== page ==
So when I choose my work outfit, I go through the pockets of yesterday’s trousers, retrieve the various keys that I need to get through the day and/or doors, and transfer them into the pockets of today’s trousers.

Often I only remember to do this just before I close my front door. On occasion, I remember to do this just after I close my front door. Those are generally the worst days.

Anyway, I had to go to work earlier than usual, because of a thing I was doing. But I also had to write one of these columns for you, and, I will not lie, it is not always a straightforward process. It might look to you as if I vomit these words onto the page, but sometimes I can spend actual seconds considering the mot juste.

The point is that you would be surprised how long it can take me to write 750 words, and on this occasion I joined you. I had gone over my budgeted time so comprehensively I had roughly seven minutes to shower, dress appropriately, throw down some breakfast, brush my teeth, and get into my car.

I was a cartoon whirlwind. I raced out of my flat, pulled the door, then yelped, and shoved my arm in the rapidly closing gap between the door and frame. Keys!

I ran back in and grabbed yesterday’s trousers, shaking the various keys out of them, like a bully stealing lunch money. One key bounced under my bed. I am too old to drop to the floor at speed, but somehow I managed it without injury.

I raced out of the flat again, jumped into my car, and drove at a legal speed to work, arriving at the car park a satisfying hour early. I reached for my car park pass…

The thing about changing outfits every day is that trousers are not the only variable. My car park pass was in my wallet. And my wallet was in yesterday’s jacket.

“Gah!” I thought. “Oh, well, I’ll just have to go to the NCP car park down the road and take the heavy financial hit.”

But my debit card was in the same wallet. “Cash?” I thought. In the wallet, obviously. Maybe I could withdraw cash? Nope, I needed a debit card for that.

Maybe I could park up and ask a colleague to spot me a tenner? I will leave you to guess where my office passcard was kept.

I drove home and back again, and was half an hour late for work. And this, THIS, is why I don’t have a keyring.

COLUMN: November 15, 2018

Iron Man, Stan the Man, Spider-Man

Up to the age of nine, the greatest moment of my life was when I received a letter from Marvel Comics. It’s probably still in the top five.

This was because I had used an insult in conversation which I had previously seen crudely etched in cement on a wall in school, and assumed was beyond the pale.

But then it had appeared in a amusing comic strip called Jet Lagg in Spider-Man And Hulk Weekly, and I thought, “Well, if it’s good enough for Marvel Comics, surely it’s good enough for me.”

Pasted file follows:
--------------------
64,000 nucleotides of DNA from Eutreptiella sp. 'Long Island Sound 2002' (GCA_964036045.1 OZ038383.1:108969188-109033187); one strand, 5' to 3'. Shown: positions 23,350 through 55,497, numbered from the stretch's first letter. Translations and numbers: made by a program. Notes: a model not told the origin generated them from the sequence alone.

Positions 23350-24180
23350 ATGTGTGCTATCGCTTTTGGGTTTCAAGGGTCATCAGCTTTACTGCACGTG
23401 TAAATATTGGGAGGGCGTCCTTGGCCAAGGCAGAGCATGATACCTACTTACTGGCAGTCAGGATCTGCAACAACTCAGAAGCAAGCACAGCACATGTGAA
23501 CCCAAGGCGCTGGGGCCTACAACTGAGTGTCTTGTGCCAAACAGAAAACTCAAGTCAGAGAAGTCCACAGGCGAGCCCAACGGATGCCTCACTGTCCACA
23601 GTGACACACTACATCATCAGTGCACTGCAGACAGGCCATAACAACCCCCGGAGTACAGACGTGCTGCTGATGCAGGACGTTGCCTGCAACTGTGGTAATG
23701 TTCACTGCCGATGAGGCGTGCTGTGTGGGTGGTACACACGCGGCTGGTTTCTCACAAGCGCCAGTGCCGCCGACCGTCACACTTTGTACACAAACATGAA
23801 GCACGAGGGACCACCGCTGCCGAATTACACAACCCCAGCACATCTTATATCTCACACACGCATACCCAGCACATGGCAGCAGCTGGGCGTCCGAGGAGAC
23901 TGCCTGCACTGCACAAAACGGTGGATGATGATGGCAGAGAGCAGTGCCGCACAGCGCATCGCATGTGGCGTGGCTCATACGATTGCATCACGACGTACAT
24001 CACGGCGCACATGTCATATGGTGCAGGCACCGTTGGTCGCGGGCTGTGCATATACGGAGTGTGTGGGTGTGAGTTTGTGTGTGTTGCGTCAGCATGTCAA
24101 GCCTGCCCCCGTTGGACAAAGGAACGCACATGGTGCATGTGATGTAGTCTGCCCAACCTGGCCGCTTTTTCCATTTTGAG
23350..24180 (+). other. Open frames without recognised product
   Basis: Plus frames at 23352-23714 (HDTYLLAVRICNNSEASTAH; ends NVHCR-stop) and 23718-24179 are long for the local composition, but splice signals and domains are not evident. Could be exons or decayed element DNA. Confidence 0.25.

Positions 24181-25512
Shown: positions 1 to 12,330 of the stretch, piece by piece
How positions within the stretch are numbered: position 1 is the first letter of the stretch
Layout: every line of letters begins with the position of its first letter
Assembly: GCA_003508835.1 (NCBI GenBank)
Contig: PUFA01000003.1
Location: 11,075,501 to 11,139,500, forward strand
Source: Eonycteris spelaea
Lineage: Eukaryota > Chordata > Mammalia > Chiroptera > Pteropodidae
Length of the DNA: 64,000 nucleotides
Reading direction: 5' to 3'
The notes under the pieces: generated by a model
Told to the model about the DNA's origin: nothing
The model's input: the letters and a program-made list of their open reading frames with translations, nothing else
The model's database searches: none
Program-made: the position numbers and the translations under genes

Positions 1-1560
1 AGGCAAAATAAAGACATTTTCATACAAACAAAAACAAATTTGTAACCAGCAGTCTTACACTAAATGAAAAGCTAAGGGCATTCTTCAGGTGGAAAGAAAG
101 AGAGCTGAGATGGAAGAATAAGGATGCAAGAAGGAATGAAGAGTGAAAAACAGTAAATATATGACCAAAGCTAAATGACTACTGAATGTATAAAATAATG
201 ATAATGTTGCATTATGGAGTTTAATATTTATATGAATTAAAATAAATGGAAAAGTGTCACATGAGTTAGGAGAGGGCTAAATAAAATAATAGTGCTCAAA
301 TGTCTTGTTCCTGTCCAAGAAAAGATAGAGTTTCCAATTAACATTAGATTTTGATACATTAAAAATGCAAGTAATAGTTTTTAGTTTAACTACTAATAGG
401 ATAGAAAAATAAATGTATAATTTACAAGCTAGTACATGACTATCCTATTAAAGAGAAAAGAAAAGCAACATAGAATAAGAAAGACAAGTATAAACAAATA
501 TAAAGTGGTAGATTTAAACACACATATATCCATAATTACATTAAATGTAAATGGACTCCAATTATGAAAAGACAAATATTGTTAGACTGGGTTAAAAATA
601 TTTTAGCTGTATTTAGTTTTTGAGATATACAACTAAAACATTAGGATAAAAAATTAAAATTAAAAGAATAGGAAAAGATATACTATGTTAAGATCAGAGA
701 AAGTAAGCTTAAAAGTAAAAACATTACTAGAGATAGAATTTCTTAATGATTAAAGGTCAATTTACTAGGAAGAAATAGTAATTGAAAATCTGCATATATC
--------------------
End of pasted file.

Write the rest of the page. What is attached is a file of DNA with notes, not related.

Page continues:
It was not. I was roundly admonished by my mother in the traditional early 80s manner and I never swore in front of her again, even as an adult.

When she stopped for breath, and I was able to get a word in, I explained my reasoning, and she demanded I show her the offending comic. “Hmph,” she said, and she dropped the subject.

I forgot about the incident until a week later, when the handwritten letter arrived from Marvel. I shook as I read it. It had a colour letterhead, with Spider-Man on one side and The Incredible Hulk on the other. And they were apologising to me.

“Sorry, Gary. Of course we meant to write ‘twit’.”

My mother had called to complain. It was all Stan Lee’s fault.

If he hadn’t, over a period of about 10 years, created or co-created or inspired the colourful and compelling characters which dominate popular culture in 2018, including the Spider-Man and Hulk at the top of that letter, there would have been no Marvel Comics, and especially no Spider-Man And Hulk Weekly, with the landmine onto which I unwittingly stumbled.

Stan Lee, who died on Monday at the age of 95, was one of the biggest influences on my life. It surprises me, as I write this, just how much of my childhood memories are tied up with the Marvel comics created and inspired by Stan Lee.

One of my earliest memories is watching the 60s Spider-Man cartoon in the house in which I lived when I was three years old.

And then I remember, a few years later, cuddling up to my Uncle Bernard, as we watched Bill Bixby’s eyes turn white before he transformed into a giant green Lou Ferrigno in a fright wig and trousers which ripped at the hem, but somehow never at the waist or bottom.

I remember the Spider-Man suit my Auntie Mary made me and the Marvel Top Trumps game that everybody in my primary school played.

I remember the chemistry set I got for Christmas, because I wanted to be Reed Richards of The Fantastic Four, although I failed to give myself super powers, unless you count the ability to make a bad-egg smell in a test tube.

And I remember, most of all, the comics. First of all they were an escape from mundane 70s and 80s childhood. I would read them curled up on the stairs, usually black and white British reprints of the American originals, but later, when I found an actual comic shop in my hometown, full-colour imports.

Second, it was through those that I bonded with my closest secondary school friends, people with whom I am still in touch. We would pore over the latest X-Men or New Mutants, as if they were sacred texts.

By this point, Stan had largely stopped writing comics himself, but his monthly Stan’s Soapbox letter still appeared, full of his catchphrases like “Nuff said” and “Excelsior”. He was easily pushing 65 at this point, but was clearly the coolest man on earth.